It cannot be ruled out that the marking of “Corale segue” at the end of the original bass part is not a reference to a subsequent hymn setting, nor are the various theories on why Bach never set the remaining verses of Neumeister’s libretto entirely convincing. This ambiguous situation inspired Rudolf Lutz to compose a new setting to the chorale “Gott, Heilger Geist, du Tröster wert”, which followed in the original libretto. Based on a rich array of baroque idioms and techniques, the composition rounds out the cantata with the same pragmatic spirit that would have been adopted in Bach’s day, had a colleague prepared a re-performance of the work. The figural setting takes up the elegant lines of the trumpets and timpani from the opening movement and treats the chorale in a motetlike and distinctly cantabile style that not only harks back to the ethereal aria but also uses the full instrumentation to great effect. In this setting, the buoyant head-motive of “God, Holy Spirit” and the syncopated response from the winds form the source of inspiration for the whole movement.


1. Arie (Duett Sopran, Bass)

«Wer mich liebet, der wird mein Wort halten,
und mein Vater wird ihn lieben, und wir werden
zu ihm kommen und Wohnung bei ihm machen.»

2. Rezitativ (Sopran)

O, was sind das vor Ehren,
worzu uns Jesus setzt?
Der uns so würdig schätzt,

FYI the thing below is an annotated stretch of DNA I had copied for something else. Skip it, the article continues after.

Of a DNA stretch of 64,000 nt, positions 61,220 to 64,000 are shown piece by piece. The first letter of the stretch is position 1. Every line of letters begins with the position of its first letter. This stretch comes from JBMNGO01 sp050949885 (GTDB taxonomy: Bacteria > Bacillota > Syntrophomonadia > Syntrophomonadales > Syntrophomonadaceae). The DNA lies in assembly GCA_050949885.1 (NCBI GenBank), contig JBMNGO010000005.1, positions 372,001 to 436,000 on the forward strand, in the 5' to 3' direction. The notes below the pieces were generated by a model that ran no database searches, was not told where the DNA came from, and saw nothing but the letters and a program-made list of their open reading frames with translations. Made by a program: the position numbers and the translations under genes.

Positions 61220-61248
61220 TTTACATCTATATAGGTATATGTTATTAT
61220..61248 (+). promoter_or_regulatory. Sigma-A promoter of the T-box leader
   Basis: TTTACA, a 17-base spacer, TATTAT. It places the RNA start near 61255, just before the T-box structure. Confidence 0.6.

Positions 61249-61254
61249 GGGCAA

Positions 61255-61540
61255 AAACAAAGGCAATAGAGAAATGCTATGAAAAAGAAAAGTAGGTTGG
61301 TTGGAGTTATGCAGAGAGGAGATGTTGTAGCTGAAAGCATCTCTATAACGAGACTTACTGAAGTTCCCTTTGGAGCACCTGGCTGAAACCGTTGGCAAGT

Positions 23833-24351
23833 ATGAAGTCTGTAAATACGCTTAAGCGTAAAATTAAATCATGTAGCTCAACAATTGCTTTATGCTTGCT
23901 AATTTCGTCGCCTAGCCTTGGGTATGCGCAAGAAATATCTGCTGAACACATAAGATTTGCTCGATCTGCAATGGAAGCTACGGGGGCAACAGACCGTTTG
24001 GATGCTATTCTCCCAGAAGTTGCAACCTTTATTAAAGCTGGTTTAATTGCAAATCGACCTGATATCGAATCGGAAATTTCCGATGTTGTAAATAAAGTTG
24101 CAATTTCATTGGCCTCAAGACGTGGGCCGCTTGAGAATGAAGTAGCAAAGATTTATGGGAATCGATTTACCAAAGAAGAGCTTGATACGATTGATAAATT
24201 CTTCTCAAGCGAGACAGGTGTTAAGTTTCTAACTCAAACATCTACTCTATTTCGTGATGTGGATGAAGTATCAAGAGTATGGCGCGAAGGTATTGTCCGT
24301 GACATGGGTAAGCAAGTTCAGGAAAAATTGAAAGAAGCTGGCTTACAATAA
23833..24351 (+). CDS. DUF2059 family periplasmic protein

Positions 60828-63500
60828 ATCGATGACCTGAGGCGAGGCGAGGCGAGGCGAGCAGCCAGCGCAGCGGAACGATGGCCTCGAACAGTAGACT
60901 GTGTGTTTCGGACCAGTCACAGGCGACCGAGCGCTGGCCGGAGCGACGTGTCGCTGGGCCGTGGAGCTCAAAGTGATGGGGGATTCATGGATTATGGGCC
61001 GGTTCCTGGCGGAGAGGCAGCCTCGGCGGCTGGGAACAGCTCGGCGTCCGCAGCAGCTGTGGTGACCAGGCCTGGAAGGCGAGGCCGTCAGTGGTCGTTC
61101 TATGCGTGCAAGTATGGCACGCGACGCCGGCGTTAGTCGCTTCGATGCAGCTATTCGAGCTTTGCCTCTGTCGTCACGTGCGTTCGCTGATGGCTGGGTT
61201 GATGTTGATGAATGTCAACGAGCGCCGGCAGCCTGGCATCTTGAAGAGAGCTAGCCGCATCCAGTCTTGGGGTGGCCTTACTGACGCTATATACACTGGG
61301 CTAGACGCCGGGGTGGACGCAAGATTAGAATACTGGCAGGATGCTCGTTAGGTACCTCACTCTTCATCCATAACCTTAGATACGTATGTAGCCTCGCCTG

daß er verheißt,
samt Vater und dem heilgen Geist
in unsern Herzen einzukehren.
O, was sind das vor Ehren?
Der Mensch ist Staub,
der Eitelkeit ihr Raub,
der Müh und Arbeit Trauerspiel
und alles Elends Zweck und Ziel.
Wie nun? Der Allerhöchste spricht,
er will in unsern Seelen
die Wohnung sich erwählen.
Ach, was tut Gottes Liebe nicht?
Ach, daß doch, wie er wollte,
ihn auch ein jeder lieben sollte.

3. Choral

Komm, Heiliger Geist, Herre Gott,
erfüll mit deiner Gnaden Gut
deiner Gläubigen Herz, Mut und Sinn.
Dein brünstig Lieb entzünd in ihn‘n.
O Herr, durch deines Lichtes Glanz
zu dem Glauben versammlet hast
das Volk aus aller Welt Zungen;
das sei dir, Herr, zu Lob gesungen.
Alleluja, Alleluja.

4. Arie (Bass)

Die Welt mit allen Königreichen,
die Welt mit aller Herrlichkeit,
kann dieser Herrlichkeit nicht gleichen,
womit uns unser Gott erfreut:
daß er in unsern Herzen thronet
und wie in einem Himmel wohnet.
Ach! ach Gott, wie selig sind wir doch,
wie selig werden wir erst noch,
wenn wir nach dieser Zeit der Erden
bei dir im Himmel wohnen werden.

5. Choral

Gott, Heiliger Geist, du Tröster wert,
gib dein’m Volk einerlei Sinn auf Erd,
steh bei uns in der letzten Not!
G’leit uns ins Leben aus dem Tod!

Bibliographical references

All libretti sourced from Neue Bach-Ausgabe. Johann Sebastian Bach. Neue Ausgabe sämtlicher Werke, published by the Johann-Sebastian-Bach-Institut Göttingen and the Bach-Archiv Leipzig, Series I (Cantatas), vol. 1–41, Kassel and Leipzig, 1954–2000.
All in-depth analyses by Anselm Hartinger (English translations/editing by Alice Noger-Gradon/Mary Carozza) based on the following sources:  Hans-Joachim Schulze, Die Bach-Kantaten. Einführungen zu sämtlichen Kantaten Johann Sebastian Bachs, Leipzig, 2nd edition, 2007; Alfred Dürr, Johann Sebastian Bach. Die Kantaten, Kassel, 9th edition, 2009, and Martin Petzoldt, Bach-Kommentar. Die geistlichen Kantaten, Stuttgart, vol. 1, 2nd edition, 2005 and vol. 2, 1st edition, 2007.